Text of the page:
Now, we may not see a lawsuit anytime this year alleging director breach of fiduciary duty if a board fails to hold meetings with investors. But a dose of direct information may be the ounce of prevention that smart boards use to avoid a pound of cure in the form of derivative lawsuits, messy proxy fights, and activist battles.

It’s also the latest indication that high-level communication is proliferating, even while short of such full-court summits as the two mutual funds disclosed. One huge fund at the Harvard event reported that 20 percent of 1,400 engagements this year involved corporate directors. Last year, the fund said, meetings with directors amounted to just half that number.

One Wall Street adviser to corporations agreed, noting that most client firms had never reached out to index funds—but were doing so now, through directors. In fact, a few companies have launched governance road shows alongside conventional road shows. Such exercises put board members into direct touch with governance professionals at funds.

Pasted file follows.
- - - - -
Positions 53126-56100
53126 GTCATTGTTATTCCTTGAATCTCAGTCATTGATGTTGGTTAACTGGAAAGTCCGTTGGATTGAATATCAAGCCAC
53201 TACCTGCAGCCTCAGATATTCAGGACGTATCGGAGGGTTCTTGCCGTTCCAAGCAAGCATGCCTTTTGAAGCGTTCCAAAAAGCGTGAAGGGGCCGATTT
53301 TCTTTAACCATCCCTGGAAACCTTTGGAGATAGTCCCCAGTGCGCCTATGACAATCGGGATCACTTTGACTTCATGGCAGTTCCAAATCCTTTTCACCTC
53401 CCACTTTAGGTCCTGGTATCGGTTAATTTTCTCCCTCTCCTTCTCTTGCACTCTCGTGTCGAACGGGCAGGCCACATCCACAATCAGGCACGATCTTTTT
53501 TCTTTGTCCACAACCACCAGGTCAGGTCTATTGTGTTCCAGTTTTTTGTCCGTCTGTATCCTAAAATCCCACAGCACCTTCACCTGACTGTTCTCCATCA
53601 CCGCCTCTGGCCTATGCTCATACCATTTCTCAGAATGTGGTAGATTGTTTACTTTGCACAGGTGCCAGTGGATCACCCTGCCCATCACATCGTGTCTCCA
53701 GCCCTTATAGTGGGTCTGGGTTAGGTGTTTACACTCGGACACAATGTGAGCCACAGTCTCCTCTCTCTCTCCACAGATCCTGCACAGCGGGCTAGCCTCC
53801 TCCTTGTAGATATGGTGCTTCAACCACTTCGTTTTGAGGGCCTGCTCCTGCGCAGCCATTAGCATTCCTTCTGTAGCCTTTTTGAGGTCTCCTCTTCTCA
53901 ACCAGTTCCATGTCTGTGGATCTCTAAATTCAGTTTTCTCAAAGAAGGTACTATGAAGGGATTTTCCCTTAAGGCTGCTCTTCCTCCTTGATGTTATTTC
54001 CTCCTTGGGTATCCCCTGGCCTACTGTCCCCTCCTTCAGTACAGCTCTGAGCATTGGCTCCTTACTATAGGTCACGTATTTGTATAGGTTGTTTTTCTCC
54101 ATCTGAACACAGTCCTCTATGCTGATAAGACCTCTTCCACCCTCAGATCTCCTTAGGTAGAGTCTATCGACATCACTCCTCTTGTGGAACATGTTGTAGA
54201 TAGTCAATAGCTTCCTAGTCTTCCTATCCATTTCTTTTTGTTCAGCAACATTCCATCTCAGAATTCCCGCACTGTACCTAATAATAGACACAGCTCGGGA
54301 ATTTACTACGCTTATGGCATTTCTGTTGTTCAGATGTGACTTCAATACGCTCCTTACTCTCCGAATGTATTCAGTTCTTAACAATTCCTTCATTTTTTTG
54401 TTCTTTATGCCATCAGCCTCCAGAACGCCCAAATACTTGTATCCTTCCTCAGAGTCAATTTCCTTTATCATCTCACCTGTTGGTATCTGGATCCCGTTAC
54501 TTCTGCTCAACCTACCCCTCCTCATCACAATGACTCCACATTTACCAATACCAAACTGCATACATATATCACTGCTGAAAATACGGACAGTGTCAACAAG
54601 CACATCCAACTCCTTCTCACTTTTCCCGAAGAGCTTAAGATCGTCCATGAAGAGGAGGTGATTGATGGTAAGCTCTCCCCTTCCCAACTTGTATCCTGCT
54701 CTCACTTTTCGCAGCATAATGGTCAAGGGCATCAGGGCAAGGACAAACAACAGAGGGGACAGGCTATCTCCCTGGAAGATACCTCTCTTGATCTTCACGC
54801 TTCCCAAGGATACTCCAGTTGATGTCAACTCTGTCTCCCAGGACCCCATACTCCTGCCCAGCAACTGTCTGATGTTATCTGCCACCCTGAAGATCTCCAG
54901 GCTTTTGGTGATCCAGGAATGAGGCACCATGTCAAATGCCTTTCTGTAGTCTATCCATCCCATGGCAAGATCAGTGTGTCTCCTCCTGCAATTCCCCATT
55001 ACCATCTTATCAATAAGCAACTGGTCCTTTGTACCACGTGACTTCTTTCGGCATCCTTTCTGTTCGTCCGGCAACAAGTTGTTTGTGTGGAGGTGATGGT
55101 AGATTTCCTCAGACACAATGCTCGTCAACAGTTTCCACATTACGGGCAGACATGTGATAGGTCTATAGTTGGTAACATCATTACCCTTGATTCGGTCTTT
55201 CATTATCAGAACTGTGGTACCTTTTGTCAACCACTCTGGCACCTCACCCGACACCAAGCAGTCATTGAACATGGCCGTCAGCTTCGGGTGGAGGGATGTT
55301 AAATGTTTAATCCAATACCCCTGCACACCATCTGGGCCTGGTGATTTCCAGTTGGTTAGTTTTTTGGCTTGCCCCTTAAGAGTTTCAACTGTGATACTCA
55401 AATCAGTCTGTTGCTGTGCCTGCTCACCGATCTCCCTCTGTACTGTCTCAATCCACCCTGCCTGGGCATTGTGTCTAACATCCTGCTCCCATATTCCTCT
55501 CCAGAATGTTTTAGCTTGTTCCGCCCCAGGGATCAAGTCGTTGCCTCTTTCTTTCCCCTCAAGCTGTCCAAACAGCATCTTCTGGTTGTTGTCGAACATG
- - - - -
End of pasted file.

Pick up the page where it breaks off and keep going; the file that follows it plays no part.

But here’s the new wrinkle, brought to the surface in a panel discussion hosted in May by Lazard. “Knowing what major shareholders are thinking has become a de facto part of the duty of care,” Lazard’s Corporate Preparedness Group wrote in a summary of the discussion. “It is not sufficient to rely on management.” In other words, the Lazard panel opined, it has become critical for directors, as a feature of fiduciary duty, to hear directly from their shareowners rather than having investor messages mediated by corporate executives.

Some corporate directors at the Harvard roundtable agreed. Said one: “Boards must have a process to guarantee that they get direct information from the investors—because executives may harbor a tendency to shoot the messenger.” Funds at the Harvard roundtable also backed that approach; they contended that, whether they meet with directors or executives, the full board should be informed with as little filtering as possible.

That makes sense; involved directors have often sought information sources other than corporate management in many areas, from reading sell-side research reports to monitoring social media opinions in order to gauge customer satisfaction so as to exercise their fiduciary duties. With governance issues increasing in importance, it was only a matter of time until directors applied the same thinking to them.